He has over fifteen years experience as a fiction, non-fiction, memoir and business book ghostwriter. He has produced best-selling manuscripts for high profile clients throughout the US and the world. His short fiction and poetry has been widely published in literary journals. Dante Medema is a mother to four girls, an amateur cake decorator, and a Young Adult author. Brooke Hartman is an Alaskan mom and author of silly, serious, and sometimes strange stories for children and young adults.
Lynn Lovegreen has lived in Alaska for fifty years. After twenty years in the classroom, she retired to make more time for writing. She enjoys her friends and family, reading, and volunteering at her local library. Her young adult historical fiction novels are set in Alaska, a great place for drama, romance, and independent characters. She was raised in a suburb just outside Washington, D. She is the youngest of seventeen children and credits her artistic background to her sister Linda, who taught her to read at the age of three!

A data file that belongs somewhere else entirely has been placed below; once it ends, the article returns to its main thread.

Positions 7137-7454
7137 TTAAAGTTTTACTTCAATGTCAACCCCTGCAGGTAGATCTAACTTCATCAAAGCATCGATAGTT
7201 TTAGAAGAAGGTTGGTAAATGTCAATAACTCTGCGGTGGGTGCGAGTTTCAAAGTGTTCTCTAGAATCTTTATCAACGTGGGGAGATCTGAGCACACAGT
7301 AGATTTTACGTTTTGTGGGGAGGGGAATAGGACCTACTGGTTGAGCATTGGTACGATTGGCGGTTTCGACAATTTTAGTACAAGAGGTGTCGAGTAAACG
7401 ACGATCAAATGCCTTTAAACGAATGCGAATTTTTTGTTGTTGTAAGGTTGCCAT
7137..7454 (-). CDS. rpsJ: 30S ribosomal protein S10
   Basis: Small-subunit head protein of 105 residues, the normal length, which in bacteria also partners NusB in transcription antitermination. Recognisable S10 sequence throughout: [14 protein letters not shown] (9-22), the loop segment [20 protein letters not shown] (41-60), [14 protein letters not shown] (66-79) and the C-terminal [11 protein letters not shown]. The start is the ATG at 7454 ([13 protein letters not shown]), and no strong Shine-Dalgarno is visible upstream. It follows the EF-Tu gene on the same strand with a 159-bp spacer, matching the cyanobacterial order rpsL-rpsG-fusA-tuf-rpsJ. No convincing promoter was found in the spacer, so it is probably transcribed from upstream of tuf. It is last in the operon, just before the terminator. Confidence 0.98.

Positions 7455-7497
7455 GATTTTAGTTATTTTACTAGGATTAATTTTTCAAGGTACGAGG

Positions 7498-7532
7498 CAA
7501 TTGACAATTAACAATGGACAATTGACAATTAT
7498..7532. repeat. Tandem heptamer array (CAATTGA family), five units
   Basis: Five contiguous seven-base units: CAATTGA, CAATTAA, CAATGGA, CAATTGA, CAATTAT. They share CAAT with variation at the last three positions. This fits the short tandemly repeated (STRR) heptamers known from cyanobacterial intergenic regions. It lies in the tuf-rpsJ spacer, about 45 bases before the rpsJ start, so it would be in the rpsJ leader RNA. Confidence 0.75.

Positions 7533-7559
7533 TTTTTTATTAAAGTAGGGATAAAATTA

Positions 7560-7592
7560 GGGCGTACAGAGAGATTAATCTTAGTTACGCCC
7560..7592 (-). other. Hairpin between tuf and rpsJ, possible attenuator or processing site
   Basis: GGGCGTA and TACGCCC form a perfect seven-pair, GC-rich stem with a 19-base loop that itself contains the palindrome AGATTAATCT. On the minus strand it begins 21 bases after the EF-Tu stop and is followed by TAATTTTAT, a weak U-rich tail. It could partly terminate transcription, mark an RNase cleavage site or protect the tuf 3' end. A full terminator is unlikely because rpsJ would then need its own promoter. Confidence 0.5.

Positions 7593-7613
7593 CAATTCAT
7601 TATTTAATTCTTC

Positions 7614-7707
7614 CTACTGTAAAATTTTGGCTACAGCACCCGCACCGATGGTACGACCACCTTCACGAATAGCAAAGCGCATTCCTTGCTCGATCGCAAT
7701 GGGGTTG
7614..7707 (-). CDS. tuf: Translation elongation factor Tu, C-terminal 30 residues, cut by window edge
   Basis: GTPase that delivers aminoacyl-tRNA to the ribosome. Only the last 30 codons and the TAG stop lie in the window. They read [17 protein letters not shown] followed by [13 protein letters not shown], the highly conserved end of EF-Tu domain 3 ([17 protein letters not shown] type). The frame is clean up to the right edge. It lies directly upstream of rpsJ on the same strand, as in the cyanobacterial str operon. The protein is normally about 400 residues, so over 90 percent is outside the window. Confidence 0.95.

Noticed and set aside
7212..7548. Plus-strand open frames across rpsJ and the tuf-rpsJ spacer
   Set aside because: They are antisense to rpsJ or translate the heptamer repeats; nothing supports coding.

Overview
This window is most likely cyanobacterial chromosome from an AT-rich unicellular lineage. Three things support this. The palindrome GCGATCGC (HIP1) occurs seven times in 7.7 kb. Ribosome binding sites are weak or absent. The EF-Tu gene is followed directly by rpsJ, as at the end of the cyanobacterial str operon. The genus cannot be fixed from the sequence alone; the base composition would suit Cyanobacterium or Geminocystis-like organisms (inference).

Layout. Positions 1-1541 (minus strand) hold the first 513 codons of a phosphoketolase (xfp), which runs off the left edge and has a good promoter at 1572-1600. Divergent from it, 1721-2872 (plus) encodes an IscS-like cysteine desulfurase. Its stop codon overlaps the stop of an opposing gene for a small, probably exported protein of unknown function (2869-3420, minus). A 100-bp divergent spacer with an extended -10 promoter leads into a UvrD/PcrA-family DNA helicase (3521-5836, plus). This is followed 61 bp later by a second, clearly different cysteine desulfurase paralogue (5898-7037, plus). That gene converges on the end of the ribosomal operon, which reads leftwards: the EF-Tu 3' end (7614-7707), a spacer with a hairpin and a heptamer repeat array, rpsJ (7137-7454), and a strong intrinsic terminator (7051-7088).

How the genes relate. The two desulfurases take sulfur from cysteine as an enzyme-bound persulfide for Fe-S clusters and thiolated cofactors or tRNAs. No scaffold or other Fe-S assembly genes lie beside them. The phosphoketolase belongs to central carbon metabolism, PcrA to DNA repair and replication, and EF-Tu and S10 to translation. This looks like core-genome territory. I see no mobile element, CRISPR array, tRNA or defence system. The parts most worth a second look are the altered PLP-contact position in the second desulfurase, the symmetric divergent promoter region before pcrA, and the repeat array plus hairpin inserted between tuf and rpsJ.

She completed her first novel, a contemporary multi-cultural, in Cheryl now resides in majestic Alaska with her sexy husband. He is her knight in shining armor and the inspiration behind her novels! Their four children are in college. Together, they enjoy bicycling, spending time with her supportive parents, and spoiling their grandchild and each other.
She is an asexual transgender woman of Athabaskan descent who transitioned alongside her husband. She writes sweet, optimistic ownvoices romance with a spoonful of humor and a dash of grit, centering transgender and sometimes asexual characters. I used to do other stuff. Now I write sexy books. When I'm not writing, I sing in the shower--terribly, inadvertently kill all the flowers I plant and shop for high end shoes at bargain prices on the internet.